- Stryker on Tuesday posted first-quarter earnings shy of Wall Street forecasts, as costs related to the orthopaedic device maker's $4 billion acquisition of Wright Medical last year ate into profits.
- But net sales, up 10.2% from a year ago to $3.95 billion, were in line with analysts' forecasts. Executives said growth in its U.S. hip and knee businesses accelerated in March and into April, after declining in January and February, and orders for capital products including the Mako surgical robot are picking up.
- The Kalamazoo, Mich.-based medtech also raised its full-year earnings outlook. "Underlying some of these assumptions is that Q2 has a return to normalcy by the time we get to the end, and then we'll continue to see great growth in Q3 and Q4," CFO Glenn Boehnlein said on the earnings call.
Orthopaedic surgery was among the hardest hit specialties during the pandemic as patients and hospitals postponed non-emergency procedures. In 2020, the medtech sector saw procedure volumes retreat in March and April, then recover into the summer and fall, only to pull back again in November and December as COVID-19 cases surged again. Stryker's hip sales declined 12.8% in 2020 and its knee sales fell 13.7%, compared to the year before.
As 2021 began on an uncertain note, feedback from 200 U.S. surgeons in a UBS poll conducted in February and March suggested orthopaedic procedure volumes would improve throughout the year but still hover below 2019 levels, only exceeding pre-pandemic demand in 2022. The surgeons expected Stryker to gain share in the hip and knee markets.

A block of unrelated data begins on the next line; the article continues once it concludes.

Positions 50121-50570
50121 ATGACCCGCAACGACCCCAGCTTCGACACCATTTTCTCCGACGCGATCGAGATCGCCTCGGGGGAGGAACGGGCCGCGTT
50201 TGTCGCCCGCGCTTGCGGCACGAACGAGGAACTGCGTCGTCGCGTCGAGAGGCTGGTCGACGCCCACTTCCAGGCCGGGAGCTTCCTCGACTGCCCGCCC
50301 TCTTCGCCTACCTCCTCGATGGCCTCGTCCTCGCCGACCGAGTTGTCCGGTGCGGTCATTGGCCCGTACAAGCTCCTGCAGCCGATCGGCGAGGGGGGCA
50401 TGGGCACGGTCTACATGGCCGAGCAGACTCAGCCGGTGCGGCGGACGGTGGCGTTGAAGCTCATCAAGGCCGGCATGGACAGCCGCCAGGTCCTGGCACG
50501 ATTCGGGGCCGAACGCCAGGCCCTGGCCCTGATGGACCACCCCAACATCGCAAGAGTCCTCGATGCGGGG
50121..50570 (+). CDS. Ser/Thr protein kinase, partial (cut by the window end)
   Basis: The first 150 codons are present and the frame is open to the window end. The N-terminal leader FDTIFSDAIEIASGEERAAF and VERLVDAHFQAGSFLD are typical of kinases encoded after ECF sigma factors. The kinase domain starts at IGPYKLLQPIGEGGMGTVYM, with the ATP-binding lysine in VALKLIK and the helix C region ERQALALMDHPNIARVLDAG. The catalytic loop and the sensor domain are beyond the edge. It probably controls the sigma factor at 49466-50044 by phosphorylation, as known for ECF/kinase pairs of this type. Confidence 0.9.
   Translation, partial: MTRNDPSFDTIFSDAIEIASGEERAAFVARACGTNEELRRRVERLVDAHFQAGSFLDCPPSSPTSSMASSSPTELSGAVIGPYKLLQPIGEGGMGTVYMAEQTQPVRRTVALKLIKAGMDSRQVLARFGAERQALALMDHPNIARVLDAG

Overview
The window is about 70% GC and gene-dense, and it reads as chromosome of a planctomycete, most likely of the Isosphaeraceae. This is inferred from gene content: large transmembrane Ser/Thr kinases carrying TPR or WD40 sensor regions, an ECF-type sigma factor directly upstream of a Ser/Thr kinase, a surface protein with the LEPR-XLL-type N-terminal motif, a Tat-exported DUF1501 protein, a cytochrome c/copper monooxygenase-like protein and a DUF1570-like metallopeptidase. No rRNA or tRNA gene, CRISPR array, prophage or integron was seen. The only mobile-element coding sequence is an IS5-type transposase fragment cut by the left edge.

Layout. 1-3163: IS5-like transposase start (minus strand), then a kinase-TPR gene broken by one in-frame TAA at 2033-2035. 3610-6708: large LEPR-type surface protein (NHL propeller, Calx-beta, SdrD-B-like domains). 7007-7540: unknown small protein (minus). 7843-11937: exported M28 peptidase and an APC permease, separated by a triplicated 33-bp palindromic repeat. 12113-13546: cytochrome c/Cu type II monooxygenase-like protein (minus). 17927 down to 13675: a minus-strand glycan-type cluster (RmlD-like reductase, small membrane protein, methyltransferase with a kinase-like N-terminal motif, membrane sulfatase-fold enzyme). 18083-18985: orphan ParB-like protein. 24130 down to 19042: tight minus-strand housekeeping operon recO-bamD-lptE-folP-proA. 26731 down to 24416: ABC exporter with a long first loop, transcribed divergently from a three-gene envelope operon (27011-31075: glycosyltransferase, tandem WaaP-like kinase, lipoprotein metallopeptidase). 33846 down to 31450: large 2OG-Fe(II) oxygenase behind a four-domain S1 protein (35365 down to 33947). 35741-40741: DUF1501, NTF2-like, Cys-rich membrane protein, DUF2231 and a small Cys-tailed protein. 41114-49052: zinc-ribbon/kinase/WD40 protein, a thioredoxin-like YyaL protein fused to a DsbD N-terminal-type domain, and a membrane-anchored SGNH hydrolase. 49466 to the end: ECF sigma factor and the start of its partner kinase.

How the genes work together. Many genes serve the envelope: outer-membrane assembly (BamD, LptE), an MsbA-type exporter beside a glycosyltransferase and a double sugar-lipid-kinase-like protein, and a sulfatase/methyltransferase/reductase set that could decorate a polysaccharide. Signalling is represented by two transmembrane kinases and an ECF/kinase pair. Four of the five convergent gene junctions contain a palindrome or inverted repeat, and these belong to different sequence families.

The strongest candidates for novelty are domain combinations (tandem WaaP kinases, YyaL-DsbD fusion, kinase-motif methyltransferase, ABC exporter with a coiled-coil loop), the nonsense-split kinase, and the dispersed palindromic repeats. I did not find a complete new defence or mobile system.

First-quarter earnings reports out this month from medtech companies have struck a more upbeat tone on the outlook for elective procedures. Stryker rival Johnson & Johnson said it saw orthopaedic procedures begin to bounce back in the quarter.
Stryker CEO Kevin Lobo said on the earnings call Tuesday that the company's Mako surgical robot, neurovascular and medical products businesses posted strong double-digit growth in the first quarter, compared to 2019, and the momentum is expected to continue through the rest of the year. The slowdown in elective procedures at the start of the year had the biggest impact on the company's hip and knee businesses, he said, but growth recovered to the mid-single-digits in March and April.
The trauma and extremities business, including Wright Medical, grew 2.6%, compared to 2019. Stryker forecast mid-single-digit growth in the business for the full year, compared to 2019, and said the integration of Wright was proceeding faster than expected.
The company's order book also has picked up across its capital businesses, signaling future growth in device implants as procedure volumes return to more normal levels, Lobo said.
Analysts at BTIG, in a note to clients, said the capital orders strength points to a recovery in orthopaedic procedures in the second half of the year. "Needless to say, Mako remains in early innings (outside the U.S.) with significant runway for growth, and robust placements further point to solid future demand for implants," they wrote.
Jefferies analysts estimated Mako's installed base at more than 1,200 systems, putting it ahead of the 300-plus Zimmer Rosa systems in the field and less than 200 for Smith & Nephew's robots. But the race could tighten as Rosa gains momentum and J&J enters the market with a system of its own, the analysts said in a report after Stryker's earnings release.
The new 2021 forecast predicts a range of $9.05 to $9.30 per share, on an unchanged revenue growth forecast of up 8% to 10% from 2019.